Top stories from DAWNS Digest

Security Council to Release Report Accusing Rwanda of Fueling DRC Rebellion

There’s been much drama over whether or not the Security Council would release the secret annex to a report that all but accuses the Rwandan government of supporting mutineers in the army of the Democratic Republic of the Congo, which are rampaging communities in eastern DRC. Well, it looks like the report will be released after all. Rwanda is very displeased. “The evidence contained in an addendum to a recent report by U.N. experts is the strongest yet to indicate high-level support within President Paul Kagame’s government for the so-called M23 rebellion, whose stand-off with Congolese forces has caused thousands to flee their homes in the east of the country. M23 is the name of a group of several hundred soldiers from the Congolese army that have rallied behind Bosco Ntaganda, a mutinous army general with past links to Rwanda who is sought for arrest by the Democratic Republic of Congo and wanted by the International Criminal Court on war crimes charges..Reuters obtained on Tuesday a copy of a more extensive 43-page document, the one the 15-nation council has agreed to release. Speaking on condition of anonymity, diplomats said it might take a few days for it to appear on the council’s Congo sanctions committee website. (Reuters http://reut.rs/LAiVeQ)…and Foreign Policy has an exclusive look at the document that is excerpted here: http://bit.ly/Mz4esG)

Korean Peninsula Faces Epic Drought

They can deal with water shortages in the South, but a terrible drought in the Koreas will make a dire humanitarian situation in the north even more dangerous. “Large parts of the Korean peninsula are battling the worst regional water shortages in more than a century, with reports of North Korean soldiers hand-carrying water to irrigate parched farmland, and 80 percent of the South facing extreme drought. North Korean news reports on Tuesday said more than 20,000 hectares of cropland have been destroyed in Hwanghae province alone, and said regional water reservoirs are empty. In a rare public acknowledgement, the Korean Central News Agency said farming “has been severely affected by the devastating drought.” It also acknowledged the deployment of “servicepersons, officials of ministries and national institutions, and other people,” in a push to stem the crisis. In Seoul, South Korean Prime Minister Kim Hwang-sik warned of looming price hikes for produce and cuts in water supplies. Since April, the capital has received only 7 percent of the rainfall it experienced during the same period last year. The U.N. Food and Agriculture Organization (FAO) quotes North Korean officials as saying about 90 percent of non-paddy cultivated areas in five key provinces have been hit hardest by weeks of dry, hot weather.” (VOA http://bit.ly/MsiGBt)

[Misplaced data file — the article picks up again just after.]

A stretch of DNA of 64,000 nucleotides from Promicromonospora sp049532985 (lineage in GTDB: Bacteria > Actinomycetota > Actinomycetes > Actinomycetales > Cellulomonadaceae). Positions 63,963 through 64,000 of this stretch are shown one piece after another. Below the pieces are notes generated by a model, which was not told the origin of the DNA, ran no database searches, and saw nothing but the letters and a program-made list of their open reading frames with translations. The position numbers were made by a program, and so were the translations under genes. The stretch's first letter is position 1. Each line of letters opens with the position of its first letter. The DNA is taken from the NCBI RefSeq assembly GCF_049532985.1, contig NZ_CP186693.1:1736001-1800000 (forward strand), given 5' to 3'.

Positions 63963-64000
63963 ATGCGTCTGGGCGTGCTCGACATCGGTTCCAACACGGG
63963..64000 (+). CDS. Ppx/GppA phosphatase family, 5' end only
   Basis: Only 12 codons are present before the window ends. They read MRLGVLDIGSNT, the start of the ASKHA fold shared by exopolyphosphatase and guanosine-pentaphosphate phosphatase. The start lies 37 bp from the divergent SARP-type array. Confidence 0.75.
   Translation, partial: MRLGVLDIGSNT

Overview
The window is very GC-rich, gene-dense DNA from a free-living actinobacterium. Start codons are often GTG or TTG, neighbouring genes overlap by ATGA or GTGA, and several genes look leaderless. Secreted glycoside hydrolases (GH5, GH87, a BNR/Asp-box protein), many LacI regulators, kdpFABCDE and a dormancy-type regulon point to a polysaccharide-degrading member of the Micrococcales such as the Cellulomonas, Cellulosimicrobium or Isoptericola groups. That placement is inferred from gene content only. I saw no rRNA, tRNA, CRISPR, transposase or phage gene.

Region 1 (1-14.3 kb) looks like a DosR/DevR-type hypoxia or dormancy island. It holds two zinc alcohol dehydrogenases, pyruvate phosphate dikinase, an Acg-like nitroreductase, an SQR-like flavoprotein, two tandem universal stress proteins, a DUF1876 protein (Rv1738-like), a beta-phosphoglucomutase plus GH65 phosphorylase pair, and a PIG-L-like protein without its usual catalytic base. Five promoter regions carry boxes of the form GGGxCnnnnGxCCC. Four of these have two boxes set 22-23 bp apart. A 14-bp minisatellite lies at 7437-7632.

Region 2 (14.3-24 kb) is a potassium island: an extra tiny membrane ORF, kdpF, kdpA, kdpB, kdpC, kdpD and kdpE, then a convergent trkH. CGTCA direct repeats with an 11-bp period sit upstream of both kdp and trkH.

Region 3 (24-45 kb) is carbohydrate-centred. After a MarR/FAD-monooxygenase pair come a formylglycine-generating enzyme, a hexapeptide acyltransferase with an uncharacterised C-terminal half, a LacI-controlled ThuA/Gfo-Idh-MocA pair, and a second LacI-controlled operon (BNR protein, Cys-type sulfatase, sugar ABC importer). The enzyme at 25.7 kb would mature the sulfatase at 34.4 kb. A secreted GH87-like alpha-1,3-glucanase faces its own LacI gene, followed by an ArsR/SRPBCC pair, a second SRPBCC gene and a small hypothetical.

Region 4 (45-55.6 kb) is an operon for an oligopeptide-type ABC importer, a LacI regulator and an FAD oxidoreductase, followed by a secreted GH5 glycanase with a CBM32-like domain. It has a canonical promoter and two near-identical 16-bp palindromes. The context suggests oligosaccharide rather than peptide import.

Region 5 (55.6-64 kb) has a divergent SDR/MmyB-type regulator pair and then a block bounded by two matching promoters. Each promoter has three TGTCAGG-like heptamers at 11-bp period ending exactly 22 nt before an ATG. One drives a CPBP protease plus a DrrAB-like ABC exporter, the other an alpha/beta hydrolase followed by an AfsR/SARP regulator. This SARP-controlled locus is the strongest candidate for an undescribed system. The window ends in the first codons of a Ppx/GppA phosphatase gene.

Lesotho’s Coming Food Crisis

Things look bad in Lesotho where an empty harvest season portends serious food security problems in the near future. “Heavy rains and flooding cut Lesotho’s maize production by nearly half during the 2010-11 farming season, causing the price of maize meal to increase by 24 percent between March 2011 and March 2012 and putting a heavy strain on the 40 percent of the population already living in extreme poverty.  The 2011-12 season began with a prolonged period of drought which caused many small-scale farmers not to plant at all rather than gamble scarce resources on crops that would be vulnerable to frost.  As a result, what should be a time of plenty has become an extension of the pre-harvest lean season for many. The precise number in need of humanitarian assistance will only become clear when the Disaster Management Authority (DMA) completes its annual food security and vulnerability assessment at the end of June, but a crop forecast by the Bureau of Statistics has already estimated major declines in both total area planted and yields.”   (IRIN http://bit.ly/Mnz6NH)

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